Natalya Sergunina on why Moscow does not fear the crisis and what the city’s government is betting on

02 November 2015

– Economists believe the current crisis will hit big cities especially hard because finance and services are concentrated there. What’s your take on that? How is the city’s economic activity changing?

– There is no doubt that adverse external factors affecting Russia’s economy have not spared Moscow. At the same time, capital expenditures, construction, energy consumption and some other indicators rose in the first eight months of 2015. According to tax records, businesses are far from fleeing the city: actually, the opposite is true. For example, the average monthly rise in the number of individual entrepreneurs in 2015 is 2.5-fold higher than last year. Whereas the city was adding 800 such entrepreneurs each month before, the number rose to 2,000 between January and July 2015. In other words, the city is adding 100 active entrepreneurs every single business day.

– Do you see any positive sides to this crisis?

– The best thing to do in a crisis is to make the best of it. Rent is one good example. In the past, end-tenant rates were inflated. The current property tax based on cadastral value discourages holding idle office space. On the other hand, the crisis prevents landlords from hiking rents. Supply and demand are more balanced now. As a result, those who couldn’t afford to open even a corner store before, because of skyrocketing rents, can do so now.

– What is going on with development institutions (such as technoparks and technopolises)? How much has the city invested in developing them? Are there estimates of revenue generated by these institutions?

– Moscow has established 17 technoparks and two technopolises (Skolkovo and Moscow). Their combined area is 814,000 square metres, with a capacity utilisation of 87%. Yet only five facilities are state-owned: the TechnopolisMoscow and the Slava, Strogino, Mosgormash and Nagatino technoparks. The rest have been established with private investment. They operate in a wide variety of sectors, such as IT, microelectronics, development of composite materials for racing cars, etc. Many technoparks could have shut down; we have bolstered them by granting various breaks, such as partial compensation for interest on loans for infrastructure or property development – up to 300 m RUB for technology towns and up to 100 m RUB for industrial parks. By the beginning of 2017, the total number of industrial parks and technology towns could well rise to 60.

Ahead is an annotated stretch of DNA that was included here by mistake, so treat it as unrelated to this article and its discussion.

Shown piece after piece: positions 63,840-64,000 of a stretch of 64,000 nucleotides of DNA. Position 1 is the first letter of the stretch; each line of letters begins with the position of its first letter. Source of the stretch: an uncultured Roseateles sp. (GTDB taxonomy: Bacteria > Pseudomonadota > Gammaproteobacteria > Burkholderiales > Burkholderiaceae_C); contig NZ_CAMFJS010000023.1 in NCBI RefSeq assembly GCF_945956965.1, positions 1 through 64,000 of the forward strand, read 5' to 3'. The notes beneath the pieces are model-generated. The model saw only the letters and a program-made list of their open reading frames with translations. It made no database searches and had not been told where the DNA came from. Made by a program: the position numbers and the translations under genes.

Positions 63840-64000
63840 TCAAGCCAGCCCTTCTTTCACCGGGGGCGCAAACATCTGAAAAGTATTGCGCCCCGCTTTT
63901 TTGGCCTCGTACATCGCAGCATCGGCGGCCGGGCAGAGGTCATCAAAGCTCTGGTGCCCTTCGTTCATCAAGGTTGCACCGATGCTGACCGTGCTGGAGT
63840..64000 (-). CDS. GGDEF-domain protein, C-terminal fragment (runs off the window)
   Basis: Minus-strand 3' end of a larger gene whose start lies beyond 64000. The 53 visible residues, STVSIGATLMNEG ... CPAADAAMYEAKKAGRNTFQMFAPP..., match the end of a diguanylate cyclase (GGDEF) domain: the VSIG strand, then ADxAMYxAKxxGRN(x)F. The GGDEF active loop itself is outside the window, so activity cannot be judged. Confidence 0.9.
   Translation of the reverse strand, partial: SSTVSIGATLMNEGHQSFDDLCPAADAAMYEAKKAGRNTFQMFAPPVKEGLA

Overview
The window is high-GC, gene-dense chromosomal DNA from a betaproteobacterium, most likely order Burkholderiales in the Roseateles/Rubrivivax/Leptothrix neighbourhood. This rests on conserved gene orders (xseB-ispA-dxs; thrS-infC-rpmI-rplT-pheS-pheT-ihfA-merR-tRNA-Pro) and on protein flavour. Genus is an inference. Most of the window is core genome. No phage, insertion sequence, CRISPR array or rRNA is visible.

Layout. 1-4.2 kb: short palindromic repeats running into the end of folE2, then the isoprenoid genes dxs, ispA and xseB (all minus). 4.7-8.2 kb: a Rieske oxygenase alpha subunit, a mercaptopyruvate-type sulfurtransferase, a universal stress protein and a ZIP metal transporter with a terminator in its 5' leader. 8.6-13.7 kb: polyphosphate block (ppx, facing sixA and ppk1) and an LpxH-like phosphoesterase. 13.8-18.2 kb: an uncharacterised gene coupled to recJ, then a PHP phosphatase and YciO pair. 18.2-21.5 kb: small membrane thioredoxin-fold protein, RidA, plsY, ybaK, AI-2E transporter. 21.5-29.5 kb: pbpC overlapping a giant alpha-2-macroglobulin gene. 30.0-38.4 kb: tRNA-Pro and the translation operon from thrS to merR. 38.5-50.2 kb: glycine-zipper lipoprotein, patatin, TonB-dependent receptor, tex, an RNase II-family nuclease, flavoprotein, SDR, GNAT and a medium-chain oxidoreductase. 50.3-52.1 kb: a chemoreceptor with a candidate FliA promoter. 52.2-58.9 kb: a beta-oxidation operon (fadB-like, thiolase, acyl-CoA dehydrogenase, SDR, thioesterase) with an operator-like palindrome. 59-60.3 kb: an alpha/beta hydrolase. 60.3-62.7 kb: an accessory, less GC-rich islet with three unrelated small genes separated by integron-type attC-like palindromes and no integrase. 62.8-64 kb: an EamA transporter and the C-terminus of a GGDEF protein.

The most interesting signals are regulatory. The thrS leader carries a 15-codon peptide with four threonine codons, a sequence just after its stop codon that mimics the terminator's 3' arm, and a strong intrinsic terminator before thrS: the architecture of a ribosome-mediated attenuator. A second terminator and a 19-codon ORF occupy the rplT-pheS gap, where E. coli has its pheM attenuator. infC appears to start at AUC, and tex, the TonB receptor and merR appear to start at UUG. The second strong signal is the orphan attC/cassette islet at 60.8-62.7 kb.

– What are the city’s plans for developing industrial areas?

– A considerable proportion of industrial areas have not yet been integrated into the city’s emerging technology environment. Many landlords are holding on to their properties as assets, without developing production. The Moscow City Government is urging property owners to modernise and develop industrial areas.

– How?

– Our comprehensive support programme for industrial manufacturing includes legal protection for investment, tax breaks and simplified administrative procedures. Incentives include a reduced ground tax rate, property tax breaks, discounted land lease rates and various subsidies. Yet only those companies that meet the efficiency criteria under discussion with the industrial community, such as investment volume and revenue per hectare and wages above the industry average, will get the breaks.

We have also developed an investment strategy setting Moscow’s investment policy through 2015; a set of bills has been passed recently on priority investment projects developed by our division. Those documents have introduced a uniform investor support system, including tax breaks ranging from 10% to 25% and other incentives, such as guarantees against non-commercial risks.

– Have you been successful in attracting investors into infrastructure projects?

– We signed more than 500 bn RUB worth of PPP contracts in 2013 and 2014. Under concession projects (construction of the Northern bypass for Kutuzovsky Avenue and healthcare projects), 75 bn RUB worth of agreements were signed. Life-cycle contracts for acquisition and continued maintenance of rolling stock for the Moscow Metro amounted to 245 bn RUB.

 

Source: Vedomosti

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